The Box Score: Iowa off to hot start


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The Iowa baseball team is rolling along nicely, fresh off of a three-game sweep of conference big shot Indiana at Banks Field.

And with the season less than halfway over, the Hawkeyes are on pace for 37 wins, which would eclipse their 30 wins last season. 

Should the Hawks hit that projected 37-win plateau, it would be the most wins for an Iowa team since Duane Banks’ 1990 squad finished first in the Big Ten with 38 wins.

So what has changed through 26 games for this year’s squad and the team that had such a breakout season in 2014?  

Team Batting: .271 in 2015, .296 in 2014

While the Hawks have enough offensive firepower to get the job done on most days, their team batting average (.271), team slugging percentage (.359), and team on-base percentage (.355) are all down significantly from a year ago.

It’s a surprising trend, given some of the gaudy run totals the team has put on the board through its first 25 games. However, it’s one that many around the team expect to pick up soon enough.

For the most part, many of the games the Hawks have played this year have been outside in conditions not exactly conducive to hitting.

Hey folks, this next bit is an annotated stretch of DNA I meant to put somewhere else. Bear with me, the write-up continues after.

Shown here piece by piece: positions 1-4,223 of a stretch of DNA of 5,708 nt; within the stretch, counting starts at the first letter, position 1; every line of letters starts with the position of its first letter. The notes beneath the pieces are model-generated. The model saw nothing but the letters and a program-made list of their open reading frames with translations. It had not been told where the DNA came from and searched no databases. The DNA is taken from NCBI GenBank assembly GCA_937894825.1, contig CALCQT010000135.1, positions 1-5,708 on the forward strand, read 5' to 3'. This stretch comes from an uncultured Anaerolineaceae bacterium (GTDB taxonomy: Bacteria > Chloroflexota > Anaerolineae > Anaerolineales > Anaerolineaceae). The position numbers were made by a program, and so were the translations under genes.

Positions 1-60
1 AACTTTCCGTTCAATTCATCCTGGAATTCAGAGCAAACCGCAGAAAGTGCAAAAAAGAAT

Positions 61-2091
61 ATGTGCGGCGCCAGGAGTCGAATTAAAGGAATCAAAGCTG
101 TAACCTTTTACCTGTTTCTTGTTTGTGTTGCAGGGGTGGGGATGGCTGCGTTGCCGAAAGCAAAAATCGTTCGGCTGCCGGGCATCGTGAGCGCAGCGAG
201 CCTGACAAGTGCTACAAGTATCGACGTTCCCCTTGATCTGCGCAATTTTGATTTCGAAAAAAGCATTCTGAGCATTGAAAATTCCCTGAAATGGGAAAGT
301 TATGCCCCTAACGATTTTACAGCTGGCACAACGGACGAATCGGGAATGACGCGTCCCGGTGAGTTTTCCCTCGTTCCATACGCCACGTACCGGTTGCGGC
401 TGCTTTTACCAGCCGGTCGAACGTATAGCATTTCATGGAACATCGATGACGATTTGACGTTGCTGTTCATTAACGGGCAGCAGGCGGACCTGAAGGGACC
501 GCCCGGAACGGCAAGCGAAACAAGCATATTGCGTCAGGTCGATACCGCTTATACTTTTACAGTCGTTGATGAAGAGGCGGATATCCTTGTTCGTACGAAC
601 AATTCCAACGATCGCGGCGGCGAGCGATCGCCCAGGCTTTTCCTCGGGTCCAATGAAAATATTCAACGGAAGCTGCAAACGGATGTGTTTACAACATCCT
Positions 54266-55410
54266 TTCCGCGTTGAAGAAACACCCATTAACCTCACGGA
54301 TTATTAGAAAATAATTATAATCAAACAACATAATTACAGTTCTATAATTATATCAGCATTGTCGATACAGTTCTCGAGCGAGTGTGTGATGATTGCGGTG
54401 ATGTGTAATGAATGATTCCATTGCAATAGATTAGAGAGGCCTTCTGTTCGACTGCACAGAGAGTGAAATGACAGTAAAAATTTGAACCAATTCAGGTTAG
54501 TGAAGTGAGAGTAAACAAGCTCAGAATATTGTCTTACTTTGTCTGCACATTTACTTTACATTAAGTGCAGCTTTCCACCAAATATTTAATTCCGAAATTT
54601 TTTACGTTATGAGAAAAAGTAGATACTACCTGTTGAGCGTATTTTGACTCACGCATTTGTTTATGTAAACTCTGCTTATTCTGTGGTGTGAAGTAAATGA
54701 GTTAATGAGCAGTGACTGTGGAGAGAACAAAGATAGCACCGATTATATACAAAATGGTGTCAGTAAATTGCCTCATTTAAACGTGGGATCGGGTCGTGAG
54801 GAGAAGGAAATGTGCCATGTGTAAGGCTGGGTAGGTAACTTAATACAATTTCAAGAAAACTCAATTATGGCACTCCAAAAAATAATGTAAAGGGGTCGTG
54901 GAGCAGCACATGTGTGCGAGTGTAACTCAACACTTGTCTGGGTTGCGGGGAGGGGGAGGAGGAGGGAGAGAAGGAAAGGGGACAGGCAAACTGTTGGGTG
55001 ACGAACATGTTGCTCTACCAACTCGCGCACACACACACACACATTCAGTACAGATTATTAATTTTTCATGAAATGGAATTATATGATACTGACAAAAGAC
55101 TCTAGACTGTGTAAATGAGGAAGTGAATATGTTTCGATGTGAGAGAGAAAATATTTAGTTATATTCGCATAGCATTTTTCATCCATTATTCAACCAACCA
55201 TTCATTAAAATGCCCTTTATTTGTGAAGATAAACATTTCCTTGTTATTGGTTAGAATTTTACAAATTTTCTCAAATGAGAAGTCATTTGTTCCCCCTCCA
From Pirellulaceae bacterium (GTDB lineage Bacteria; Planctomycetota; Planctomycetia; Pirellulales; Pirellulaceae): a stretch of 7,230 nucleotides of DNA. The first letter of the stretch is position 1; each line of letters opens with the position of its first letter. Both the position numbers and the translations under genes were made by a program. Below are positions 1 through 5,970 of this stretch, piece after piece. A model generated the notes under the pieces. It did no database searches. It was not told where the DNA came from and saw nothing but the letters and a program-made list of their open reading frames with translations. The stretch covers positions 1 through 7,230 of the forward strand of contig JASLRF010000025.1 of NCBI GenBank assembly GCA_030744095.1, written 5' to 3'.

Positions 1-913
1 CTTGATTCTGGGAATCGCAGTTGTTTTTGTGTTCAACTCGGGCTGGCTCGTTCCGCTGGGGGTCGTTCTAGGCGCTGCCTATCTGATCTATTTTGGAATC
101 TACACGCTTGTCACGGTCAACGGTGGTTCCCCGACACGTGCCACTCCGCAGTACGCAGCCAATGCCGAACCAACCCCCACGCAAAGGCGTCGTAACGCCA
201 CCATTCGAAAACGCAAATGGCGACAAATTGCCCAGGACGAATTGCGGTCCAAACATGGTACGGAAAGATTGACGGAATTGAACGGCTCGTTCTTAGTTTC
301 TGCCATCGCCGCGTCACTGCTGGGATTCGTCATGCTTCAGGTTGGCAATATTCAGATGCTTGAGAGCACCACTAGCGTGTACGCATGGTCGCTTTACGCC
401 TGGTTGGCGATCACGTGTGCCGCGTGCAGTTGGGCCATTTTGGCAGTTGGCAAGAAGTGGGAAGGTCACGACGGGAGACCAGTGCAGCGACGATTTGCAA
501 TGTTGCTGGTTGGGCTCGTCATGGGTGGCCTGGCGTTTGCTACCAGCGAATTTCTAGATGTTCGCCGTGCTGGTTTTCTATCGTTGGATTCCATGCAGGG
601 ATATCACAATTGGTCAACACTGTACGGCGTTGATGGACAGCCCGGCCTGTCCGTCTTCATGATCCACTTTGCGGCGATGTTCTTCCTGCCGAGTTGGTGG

Once the season moves later into the spring, warm weather and quality playing conditions should help boost an Iowa offense that has looked to find consistent footing so far.

A team with great plate discipline, the Hawkeyes also have the second-lowest strikeout total (134) of any team in the conference.

Team ERA:  2.34 in 2015, 4.34 in 2014

If these numbers don’t make it obvious, then nothing will.  The Hawks have cut their ERA nearly in half and are at or near the top in almost every pitching category imaginable. 

So the short answer to the question “How has Iowa managed to win so many games this year?” is simple: Pitching.

Second in ERA, second in opposing batting average (.225), and lowest in hits allowed (170), Iowa’s pitching staff has seen dramatic turnaround from a year ago, when the offense carried the day while the pitching struggled near the bottom of the conference.

Should the Hawks manage to get the bats moving more consistently in addition to the great pitching they’ve had, it would put the Hawks in the upper-echelon of legitimate Big Ten contenders. 

Fielding Percentage: .983 in 2015, .972 in 2014 

An Iowa infield that lost a quality defensive shortstop in Jake Yacinich after last season has not missed a beat so far this season. 

In addition to fielding percentage, the Hawks have the fewest errors committed (15) in the Big Ten, and they have been dominant at preventing base runners from advancing after they reach first.

Tied with Michigan for fewest stolen bases against (10), the Hawkeyes have really limited the easy runs they give up. 

Follow @ryanarod on Twitter for news, updates, and analysis about the Iowa baseball team.

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